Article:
The document also covers Primary Care. In Primary Care we will continue for the time being the use of telephone triage for GP services and be maintaining non face to face services where this is appropriate.  We will be looking to work towards the reintroduction of cervical screening and diabetic foot checks. the current which includes GPs, opticians and dentists. 

In terms of dentistry we are not yet ready to allow dentistry services to resume as normal.  Aerosol generating procedures which form a large part of dentistry are still a major risk.  We will however in the this first block of changes, be building on the emergency care available. By our NHS dentists partnering with the Community Dental Service we will be working to provide an expansion of services including placing of temporary fillings, re-cementing of crown. 

Within Women and Children’s services we will be looking to reintroduce admissions for specific groups to the childrens ward, reintroduce paediatric outpatient clinics and expand on the community paediatric offering.

Behind the headlines is a vast amount of detailed analysis, risk assessment and planning, all of which has to be considered by our leadership and clinical teams before it can be agreed as our firm plan. I would like to thank colleagues across the Department who have worked so hard on these plans – as they are truly in the vanguard of shaping our health and social care service for the future.

It is pleasing to see that some services are being transformed as they are being turned back on - so the service which comes back on stream is not exactly like the previous one. The difference is, it will be better – as well as being more efficient and ultimately, sustainable.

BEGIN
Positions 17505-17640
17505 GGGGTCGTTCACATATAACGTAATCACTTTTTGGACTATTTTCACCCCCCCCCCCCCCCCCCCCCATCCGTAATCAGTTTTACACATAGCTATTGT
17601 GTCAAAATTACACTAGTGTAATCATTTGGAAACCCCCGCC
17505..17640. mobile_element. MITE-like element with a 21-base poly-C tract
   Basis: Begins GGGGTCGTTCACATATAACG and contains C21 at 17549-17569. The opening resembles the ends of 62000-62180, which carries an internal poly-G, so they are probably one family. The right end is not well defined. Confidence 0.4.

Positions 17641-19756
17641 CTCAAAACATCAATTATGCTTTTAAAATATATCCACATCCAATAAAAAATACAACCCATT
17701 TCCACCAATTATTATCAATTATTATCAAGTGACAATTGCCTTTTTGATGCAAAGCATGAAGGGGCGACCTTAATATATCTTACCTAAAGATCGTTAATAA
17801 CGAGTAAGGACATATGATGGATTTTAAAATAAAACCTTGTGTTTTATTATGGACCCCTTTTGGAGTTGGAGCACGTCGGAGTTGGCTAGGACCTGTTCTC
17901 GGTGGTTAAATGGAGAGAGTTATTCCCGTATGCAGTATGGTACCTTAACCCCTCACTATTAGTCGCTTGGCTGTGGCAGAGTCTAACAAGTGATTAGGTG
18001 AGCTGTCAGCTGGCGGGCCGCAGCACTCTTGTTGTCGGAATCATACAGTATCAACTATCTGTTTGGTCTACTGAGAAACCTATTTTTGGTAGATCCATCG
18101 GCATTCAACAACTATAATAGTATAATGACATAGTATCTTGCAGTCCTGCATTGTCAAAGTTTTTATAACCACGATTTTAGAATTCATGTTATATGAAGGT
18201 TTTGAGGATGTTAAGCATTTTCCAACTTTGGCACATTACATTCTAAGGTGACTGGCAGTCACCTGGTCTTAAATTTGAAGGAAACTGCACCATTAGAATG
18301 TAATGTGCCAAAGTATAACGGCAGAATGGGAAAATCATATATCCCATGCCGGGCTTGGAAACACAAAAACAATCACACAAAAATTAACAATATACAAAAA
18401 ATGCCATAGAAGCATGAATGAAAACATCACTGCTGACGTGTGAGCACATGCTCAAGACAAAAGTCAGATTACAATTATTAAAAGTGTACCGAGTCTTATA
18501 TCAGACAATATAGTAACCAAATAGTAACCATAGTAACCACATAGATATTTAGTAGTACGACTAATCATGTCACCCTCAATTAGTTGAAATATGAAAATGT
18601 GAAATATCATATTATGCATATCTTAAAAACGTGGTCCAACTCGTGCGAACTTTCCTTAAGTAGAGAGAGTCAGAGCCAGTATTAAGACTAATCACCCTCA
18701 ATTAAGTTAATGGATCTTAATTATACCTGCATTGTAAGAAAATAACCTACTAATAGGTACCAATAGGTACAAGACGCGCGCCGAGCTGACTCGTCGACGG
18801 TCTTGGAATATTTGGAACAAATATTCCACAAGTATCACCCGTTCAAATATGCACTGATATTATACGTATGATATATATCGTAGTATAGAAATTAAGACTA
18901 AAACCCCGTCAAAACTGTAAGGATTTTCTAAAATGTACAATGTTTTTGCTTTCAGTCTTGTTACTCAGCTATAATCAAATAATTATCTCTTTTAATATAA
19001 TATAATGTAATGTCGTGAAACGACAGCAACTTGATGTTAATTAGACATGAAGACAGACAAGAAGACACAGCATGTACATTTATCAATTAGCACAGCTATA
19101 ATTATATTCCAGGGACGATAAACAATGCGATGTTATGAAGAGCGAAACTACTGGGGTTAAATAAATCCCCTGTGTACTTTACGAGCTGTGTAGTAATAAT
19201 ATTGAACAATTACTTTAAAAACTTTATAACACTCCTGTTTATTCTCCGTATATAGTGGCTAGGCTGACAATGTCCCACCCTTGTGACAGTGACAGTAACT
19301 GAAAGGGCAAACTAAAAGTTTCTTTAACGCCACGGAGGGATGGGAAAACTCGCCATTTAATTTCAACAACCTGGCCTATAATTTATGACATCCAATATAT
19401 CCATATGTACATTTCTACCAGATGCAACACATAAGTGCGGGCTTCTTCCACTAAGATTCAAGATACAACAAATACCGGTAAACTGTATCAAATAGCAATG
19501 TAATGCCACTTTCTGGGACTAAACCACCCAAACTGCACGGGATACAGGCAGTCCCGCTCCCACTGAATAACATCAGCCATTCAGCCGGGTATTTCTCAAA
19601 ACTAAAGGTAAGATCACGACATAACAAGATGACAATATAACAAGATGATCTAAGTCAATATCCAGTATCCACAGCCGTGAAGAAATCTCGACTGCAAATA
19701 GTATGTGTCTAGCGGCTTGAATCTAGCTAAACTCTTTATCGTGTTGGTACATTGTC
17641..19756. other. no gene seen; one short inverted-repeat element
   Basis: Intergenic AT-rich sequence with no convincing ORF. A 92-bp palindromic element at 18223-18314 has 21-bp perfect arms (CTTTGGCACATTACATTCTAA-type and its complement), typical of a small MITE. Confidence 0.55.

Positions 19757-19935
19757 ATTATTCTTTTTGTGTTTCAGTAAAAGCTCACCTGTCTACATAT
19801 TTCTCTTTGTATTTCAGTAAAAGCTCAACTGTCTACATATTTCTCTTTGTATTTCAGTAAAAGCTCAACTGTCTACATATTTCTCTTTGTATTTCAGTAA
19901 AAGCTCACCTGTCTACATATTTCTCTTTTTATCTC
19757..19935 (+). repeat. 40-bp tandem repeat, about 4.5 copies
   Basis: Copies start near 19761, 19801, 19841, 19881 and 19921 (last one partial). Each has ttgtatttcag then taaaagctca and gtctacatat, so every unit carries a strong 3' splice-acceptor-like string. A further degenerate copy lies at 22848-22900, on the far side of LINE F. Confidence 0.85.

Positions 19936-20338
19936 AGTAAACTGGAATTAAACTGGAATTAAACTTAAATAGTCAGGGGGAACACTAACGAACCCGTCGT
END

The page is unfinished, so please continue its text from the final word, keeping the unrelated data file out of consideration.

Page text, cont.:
I should also mention several areas which are crucial for any of the above to take place. These are areas we sometimes take for granted – the cleaning, house-keeping, catering and portering teams at hospital and elsewhere. They have worked extremely hard, showed huge commitment and flexibility – as they adapted and extended their operations during the emergency.  

These will change again as we return to normal – as social distancing, infection prevention practices and the use of PPE add a new dimension to previous routines.

I hope this has given a flavour of the journey ahead. It is a challenging one, no doubt about that.  We embark on it with some anticipation, as we understand people are anxious to have their appointments, therapies, visits, treatments and facilities back as they were.

The road ahead offers many opportunities to rethink HOW we do WHAT we do. It is an unfolding story which I will provide an update on in the days and weeks to come.

I turn now to questions. 

That was the final question this afternoon and concludes today’s briefing.

Dr Allinson will be here on Monday. I hope you all have a pleasant weekend – many thanks to all who are working in our health and care services, for those not at work, do enjoy your bank holiday.